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     Volume 10 |Issue 16 | April 22, 2011 |


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Empty Field Full Gallery


As it appears, we have got inured to witnessing the bizarre events happening around us every now and then. Almost all of us, including your humble narrator, get wild pleasure in giving commentary on what is happening or what should be done for the welfare of the society, but cunning enough to stay far from the battle ground.

Just travel on a local bus and listen to the conversations that you can perceive without making any sort of effort to eavesdrop. While you are caught in a maze of vehicles in the road, you will get acquainted with innumerable solutions to reducing traffic jam, such as making flyovers from one end to the other of the city, constructing an underground railway or suggesting that the honourable prime minister use private helicopter instead of blocking roads while going to parliament.

You come across a good number of people who, heaving deep sighs, express their utmost sorrow about the corruption pervading all quarters of the country. You are familiar with the sort of gossiping that produces ripples in a teacup. Imagine a gallery teeming with spectators exuding excitement while the field is void of players.

Everybody likes to twist the facts pertaining to any circumstance known to him and place it along with his own theory. Making comments is compulsory while work is up to your discretion. Here are some examples that clarify how unnecessary comments symbolise the act of sheer ignorance.

While interviewed by a journalist, a guard of Titumir Hall, BUET, said, “Titumir (the great warrior who built 'Bamboo Fortress' and fought vigorously against the British regime') bhai was an extra-ordinarily meritorious student of our hall. Besides, he was a soccer ace. That's why this hall was named after him.”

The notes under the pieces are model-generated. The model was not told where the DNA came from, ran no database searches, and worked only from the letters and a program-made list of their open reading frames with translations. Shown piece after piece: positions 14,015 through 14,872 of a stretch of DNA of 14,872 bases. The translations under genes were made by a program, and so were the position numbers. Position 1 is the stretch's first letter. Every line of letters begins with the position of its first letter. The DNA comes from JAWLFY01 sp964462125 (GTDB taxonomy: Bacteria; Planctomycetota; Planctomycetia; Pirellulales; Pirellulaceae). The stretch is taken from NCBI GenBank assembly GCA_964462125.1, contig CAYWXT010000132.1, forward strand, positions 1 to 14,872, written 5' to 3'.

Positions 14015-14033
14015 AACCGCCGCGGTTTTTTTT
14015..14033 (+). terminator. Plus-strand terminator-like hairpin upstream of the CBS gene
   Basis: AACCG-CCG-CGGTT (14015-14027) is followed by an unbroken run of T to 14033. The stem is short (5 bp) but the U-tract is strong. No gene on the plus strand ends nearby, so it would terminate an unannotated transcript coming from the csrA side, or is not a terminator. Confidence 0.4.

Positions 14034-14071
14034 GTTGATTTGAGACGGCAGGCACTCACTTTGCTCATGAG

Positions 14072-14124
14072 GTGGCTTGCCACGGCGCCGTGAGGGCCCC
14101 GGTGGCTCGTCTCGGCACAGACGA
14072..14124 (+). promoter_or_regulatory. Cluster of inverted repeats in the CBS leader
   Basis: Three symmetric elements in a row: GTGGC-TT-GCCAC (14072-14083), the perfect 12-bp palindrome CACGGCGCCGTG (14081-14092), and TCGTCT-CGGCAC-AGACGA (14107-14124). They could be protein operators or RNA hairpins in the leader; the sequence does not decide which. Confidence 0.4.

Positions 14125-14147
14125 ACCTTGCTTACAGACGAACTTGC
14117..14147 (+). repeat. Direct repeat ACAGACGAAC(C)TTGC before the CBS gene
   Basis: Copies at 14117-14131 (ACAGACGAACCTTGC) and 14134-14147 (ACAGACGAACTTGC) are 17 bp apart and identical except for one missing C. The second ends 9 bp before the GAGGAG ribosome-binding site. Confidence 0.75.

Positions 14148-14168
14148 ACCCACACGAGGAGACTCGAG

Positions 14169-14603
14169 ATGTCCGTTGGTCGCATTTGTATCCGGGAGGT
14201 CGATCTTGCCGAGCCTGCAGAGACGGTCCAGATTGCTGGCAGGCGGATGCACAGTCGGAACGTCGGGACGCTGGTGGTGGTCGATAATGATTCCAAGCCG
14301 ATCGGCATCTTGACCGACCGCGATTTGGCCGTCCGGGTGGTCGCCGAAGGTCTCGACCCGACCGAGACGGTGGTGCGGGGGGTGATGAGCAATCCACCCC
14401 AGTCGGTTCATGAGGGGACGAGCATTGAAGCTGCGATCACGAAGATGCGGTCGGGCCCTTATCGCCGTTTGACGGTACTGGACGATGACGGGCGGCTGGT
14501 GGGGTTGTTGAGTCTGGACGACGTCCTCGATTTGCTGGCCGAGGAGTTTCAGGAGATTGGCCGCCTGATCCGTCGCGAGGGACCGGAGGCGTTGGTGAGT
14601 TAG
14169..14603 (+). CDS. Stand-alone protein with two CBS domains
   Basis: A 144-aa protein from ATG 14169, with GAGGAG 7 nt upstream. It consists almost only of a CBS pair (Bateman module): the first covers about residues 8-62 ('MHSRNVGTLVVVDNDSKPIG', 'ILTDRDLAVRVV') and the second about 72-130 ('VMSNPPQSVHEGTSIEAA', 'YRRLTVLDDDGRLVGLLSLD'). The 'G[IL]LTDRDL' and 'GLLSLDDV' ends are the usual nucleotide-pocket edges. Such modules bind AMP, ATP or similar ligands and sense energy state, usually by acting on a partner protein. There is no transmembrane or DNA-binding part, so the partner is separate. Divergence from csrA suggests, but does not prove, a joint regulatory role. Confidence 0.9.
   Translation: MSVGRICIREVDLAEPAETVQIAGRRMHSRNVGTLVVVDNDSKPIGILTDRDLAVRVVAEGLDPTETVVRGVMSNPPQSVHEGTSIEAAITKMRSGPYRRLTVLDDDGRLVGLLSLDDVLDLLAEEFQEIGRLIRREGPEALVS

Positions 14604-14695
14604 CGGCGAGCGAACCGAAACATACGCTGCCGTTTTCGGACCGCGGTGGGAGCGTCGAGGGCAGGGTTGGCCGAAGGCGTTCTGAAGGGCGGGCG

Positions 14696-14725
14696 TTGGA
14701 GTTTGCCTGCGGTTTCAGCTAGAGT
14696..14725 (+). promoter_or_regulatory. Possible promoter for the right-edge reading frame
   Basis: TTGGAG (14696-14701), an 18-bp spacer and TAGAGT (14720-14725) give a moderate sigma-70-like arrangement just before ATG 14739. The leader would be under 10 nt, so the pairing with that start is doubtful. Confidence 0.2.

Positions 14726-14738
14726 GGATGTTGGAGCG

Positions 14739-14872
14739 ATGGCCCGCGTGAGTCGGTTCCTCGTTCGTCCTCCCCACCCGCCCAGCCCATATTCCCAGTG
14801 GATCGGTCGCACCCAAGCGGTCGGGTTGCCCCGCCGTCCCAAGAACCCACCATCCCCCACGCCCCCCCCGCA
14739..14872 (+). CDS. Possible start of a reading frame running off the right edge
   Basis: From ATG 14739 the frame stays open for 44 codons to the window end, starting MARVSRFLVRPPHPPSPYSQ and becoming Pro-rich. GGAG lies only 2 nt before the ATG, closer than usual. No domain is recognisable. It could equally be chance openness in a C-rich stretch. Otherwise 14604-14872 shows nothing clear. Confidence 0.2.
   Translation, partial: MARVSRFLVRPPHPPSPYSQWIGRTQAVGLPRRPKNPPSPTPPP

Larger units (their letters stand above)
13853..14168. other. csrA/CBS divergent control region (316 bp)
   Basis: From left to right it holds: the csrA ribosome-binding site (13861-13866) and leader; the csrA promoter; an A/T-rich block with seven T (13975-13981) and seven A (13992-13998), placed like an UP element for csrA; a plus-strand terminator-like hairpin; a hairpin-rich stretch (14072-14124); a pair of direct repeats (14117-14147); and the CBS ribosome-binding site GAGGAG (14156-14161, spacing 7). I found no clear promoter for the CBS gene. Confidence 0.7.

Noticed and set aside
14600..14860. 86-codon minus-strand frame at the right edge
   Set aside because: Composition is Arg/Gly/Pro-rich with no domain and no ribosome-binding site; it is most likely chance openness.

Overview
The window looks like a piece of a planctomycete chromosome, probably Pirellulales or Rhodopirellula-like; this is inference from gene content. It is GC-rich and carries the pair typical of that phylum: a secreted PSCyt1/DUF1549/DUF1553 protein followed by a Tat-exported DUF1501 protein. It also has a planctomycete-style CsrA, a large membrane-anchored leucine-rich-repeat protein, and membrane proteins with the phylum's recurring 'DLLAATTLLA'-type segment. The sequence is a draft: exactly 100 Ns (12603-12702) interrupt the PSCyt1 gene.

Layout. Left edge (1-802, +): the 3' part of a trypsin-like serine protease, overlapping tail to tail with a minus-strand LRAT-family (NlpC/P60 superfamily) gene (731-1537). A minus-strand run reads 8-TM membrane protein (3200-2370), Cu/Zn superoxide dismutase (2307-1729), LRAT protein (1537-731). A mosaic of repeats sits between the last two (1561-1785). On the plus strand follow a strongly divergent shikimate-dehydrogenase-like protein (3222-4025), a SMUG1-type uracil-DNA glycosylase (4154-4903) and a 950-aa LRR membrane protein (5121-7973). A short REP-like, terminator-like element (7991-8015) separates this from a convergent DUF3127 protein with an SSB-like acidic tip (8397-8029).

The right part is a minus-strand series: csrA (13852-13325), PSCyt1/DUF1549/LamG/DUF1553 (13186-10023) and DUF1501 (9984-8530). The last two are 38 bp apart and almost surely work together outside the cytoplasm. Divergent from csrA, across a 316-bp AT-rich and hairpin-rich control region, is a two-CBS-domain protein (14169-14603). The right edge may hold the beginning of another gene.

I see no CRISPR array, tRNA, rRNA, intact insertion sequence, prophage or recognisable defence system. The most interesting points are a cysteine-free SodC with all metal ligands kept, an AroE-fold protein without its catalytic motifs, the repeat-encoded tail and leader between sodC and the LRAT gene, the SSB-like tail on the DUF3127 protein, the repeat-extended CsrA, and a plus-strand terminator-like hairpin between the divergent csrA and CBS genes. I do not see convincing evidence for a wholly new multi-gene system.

Once a survey was conducted in the educational institutes in USA. Asked about Beethoven and Michael Angelo, most of US students replied that Beethoven is a canine and Michael Angelo is a computer virus.

Once the queen of France was told that the people of the country cannot afford to eat bread. The queen said, “let them eat cake” roughly interpreted from “Qu'ils mangent de la brioche”. Brioche is a luxurious sort of bread soaked in egg and butter.

While conveying condolence to a bereaved family immersed in the pain of getting dear one murdered by miscreants, a minister of Bangladesh said, “Life and death lie upon the discretion of God. We are helpless.”

After an Iraqi journalist hurled shoes at the former US president George W. Bush, some journalists wrote, “Thumping shoes express sheer insult in Iraq.” The rubbish part of this comment was later ridiculed by the comic author, Nury Vittachi. He wrote, “Do thumping shoes show love elsewhere?”

In 1969, after man for the first time stepped on the ever luring celestial body, the moon, some Bangladeshis who were entirely oblivious to the modern world, said, “How do they enter the moon? Where is the door to the moon?”

Indeed, there are innumerable intellects around us who are not willing to let any issue they can comment on slip by. The practice of throwing unnecessary comments, is unlikely to be abated unless the phantom of Socrates whispers to us that patriotism is nothing but the virtue of doing one's own duty.


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